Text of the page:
Tip #2 discussed bypass capacitors as a way to decrease the impact of current surges. Inductors on the supply lines are another side of the same coin. By placing an inductor or ferrite bead on a power-supply line, it forces the circuits connected to that supply to draw their dynamic power requirements from the bypass capacitors, rather than all the way back from the power source.
#10 Caps at Inputs to Switching Supplies
One recurring theme when looking to solve EMI issues is to reduce dv/dt and/or di/dt wherever possible. In this context, DC/DC converters may seem completely harmless until you realize that they don’t convert directly from DC to DC. Rather, they go from DC to AC to DC. Hence, the AC in the middle has the potential to cause EMI problems.
One area where automotive designers are concerned about creating interference is in the AM radio band. Almost every automobile is equipped with an AM radio, which has a very sensitive high-gain amplifier tunable from 500kHz to 1.5MHz. If a component is emitting a signal within this band, it will probably be audible on the AM radio. Many switching power supplies use switching frequencies within this same band, which leads to issues in automotive applications. As a result, most automotive-switching supplies use switching frequencies that are above this band – often at 2 MHz or higher. If there is insufficient filtering either at the input or the output of a switching power supply, some of this switching noise may find its way into other subsystems that may be sensitive to the root or subharmonic frequencies.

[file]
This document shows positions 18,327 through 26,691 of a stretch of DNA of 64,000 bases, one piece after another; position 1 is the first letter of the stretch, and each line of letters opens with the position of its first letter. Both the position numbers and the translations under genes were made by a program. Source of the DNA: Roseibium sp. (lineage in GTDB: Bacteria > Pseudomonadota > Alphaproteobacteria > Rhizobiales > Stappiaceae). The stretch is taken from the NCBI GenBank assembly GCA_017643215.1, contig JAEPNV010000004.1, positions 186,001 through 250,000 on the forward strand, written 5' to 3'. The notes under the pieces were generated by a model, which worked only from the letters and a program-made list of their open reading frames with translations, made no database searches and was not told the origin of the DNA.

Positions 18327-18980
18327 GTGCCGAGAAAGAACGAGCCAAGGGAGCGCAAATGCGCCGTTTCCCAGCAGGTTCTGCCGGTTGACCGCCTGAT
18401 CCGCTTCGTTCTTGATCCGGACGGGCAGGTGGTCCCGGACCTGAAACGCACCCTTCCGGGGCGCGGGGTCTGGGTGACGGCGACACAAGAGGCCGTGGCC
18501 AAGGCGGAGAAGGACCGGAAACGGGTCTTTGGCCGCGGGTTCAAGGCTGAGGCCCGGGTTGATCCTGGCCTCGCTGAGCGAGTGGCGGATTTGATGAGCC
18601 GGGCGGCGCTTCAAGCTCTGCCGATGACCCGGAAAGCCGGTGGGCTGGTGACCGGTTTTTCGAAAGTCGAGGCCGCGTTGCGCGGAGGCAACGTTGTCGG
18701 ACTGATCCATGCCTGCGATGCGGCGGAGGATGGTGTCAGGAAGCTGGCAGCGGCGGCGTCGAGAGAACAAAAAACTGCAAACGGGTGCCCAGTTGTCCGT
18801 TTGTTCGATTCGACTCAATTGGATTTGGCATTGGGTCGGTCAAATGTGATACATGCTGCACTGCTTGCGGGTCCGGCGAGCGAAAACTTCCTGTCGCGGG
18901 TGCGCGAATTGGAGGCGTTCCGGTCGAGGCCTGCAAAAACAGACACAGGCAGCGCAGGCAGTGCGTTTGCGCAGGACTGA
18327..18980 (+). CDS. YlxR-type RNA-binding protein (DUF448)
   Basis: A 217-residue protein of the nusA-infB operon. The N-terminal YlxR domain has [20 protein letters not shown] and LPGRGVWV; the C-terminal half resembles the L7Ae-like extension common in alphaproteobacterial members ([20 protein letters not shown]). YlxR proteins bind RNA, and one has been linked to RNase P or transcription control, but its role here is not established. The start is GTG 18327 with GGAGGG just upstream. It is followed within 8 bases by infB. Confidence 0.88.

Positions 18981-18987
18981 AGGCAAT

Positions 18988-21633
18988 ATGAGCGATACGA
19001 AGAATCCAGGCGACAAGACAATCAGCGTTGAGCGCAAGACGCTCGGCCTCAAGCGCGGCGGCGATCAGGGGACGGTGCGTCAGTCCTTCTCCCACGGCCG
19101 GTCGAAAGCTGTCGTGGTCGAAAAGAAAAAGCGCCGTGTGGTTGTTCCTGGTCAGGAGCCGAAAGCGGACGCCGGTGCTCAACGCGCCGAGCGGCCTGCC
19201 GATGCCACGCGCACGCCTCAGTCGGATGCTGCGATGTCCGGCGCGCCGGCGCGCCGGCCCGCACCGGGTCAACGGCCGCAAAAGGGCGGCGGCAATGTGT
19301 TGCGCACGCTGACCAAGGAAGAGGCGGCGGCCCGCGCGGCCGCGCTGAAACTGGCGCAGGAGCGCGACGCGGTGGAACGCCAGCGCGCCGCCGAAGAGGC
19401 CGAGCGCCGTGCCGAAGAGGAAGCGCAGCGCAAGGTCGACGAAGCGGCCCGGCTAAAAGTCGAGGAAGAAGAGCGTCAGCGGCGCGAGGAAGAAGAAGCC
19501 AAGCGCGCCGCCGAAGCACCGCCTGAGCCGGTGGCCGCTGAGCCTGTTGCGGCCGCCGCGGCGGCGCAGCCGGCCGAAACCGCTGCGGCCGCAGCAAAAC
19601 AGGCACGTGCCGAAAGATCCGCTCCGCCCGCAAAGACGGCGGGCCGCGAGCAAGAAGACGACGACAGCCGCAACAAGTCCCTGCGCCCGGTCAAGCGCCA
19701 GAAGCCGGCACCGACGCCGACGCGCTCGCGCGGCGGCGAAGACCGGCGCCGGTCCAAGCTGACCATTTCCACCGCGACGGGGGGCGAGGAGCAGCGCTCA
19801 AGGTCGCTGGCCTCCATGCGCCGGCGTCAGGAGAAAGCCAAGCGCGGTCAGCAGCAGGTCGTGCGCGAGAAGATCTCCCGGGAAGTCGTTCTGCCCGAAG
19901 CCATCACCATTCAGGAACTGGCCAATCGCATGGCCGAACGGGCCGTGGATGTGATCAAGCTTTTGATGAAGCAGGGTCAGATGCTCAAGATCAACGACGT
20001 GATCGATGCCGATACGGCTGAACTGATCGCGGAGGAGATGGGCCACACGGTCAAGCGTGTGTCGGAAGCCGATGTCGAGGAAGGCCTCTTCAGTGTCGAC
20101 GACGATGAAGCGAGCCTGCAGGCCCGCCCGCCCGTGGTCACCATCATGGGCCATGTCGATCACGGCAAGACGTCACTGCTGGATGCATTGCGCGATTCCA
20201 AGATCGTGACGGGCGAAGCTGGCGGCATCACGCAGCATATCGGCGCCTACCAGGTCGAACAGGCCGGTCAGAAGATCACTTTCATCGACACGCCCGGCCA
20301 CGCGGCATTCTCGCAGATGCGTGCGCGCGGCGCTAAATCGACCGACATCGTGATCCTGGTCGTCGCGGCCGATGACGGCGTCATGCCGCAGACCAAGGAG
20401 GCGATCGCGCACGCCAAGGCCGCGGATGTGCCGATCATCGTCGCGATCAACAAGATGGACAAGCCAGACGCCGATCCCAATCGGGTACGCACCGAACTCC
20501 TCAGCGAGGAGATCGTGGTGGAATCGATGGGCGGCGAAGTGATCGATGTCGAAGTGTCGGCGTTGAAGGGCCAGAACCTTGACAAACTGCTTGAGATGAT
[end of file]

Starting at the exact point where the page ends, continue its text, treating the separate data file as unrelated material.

#11 Watch for Resonances
Various inductors and capacitors can tame the dv/dt and di/dt evils that can lead to EMI. However, inductors and/or capacitors can have undesirable characteristics related to self-resonance. You can often rectify this problem by adding a resistor in parallel to the inductor to absorb the energy of the oscillation before it becomes big enough to cause issues.
Another potential issue is when there is a series inductor – either a discrete component or a parasitic inductance from a power line – that leads to a component with a bypass capacitor. The resulting inductor-capacitor (L-C) circuit has the potential to oscillate at the resonant frequency. Once again, you can alleviate this with a resistor, often placed in parallel with the inductor.
#12 Spread-Spectrum Clocking Reduces Peak Emissions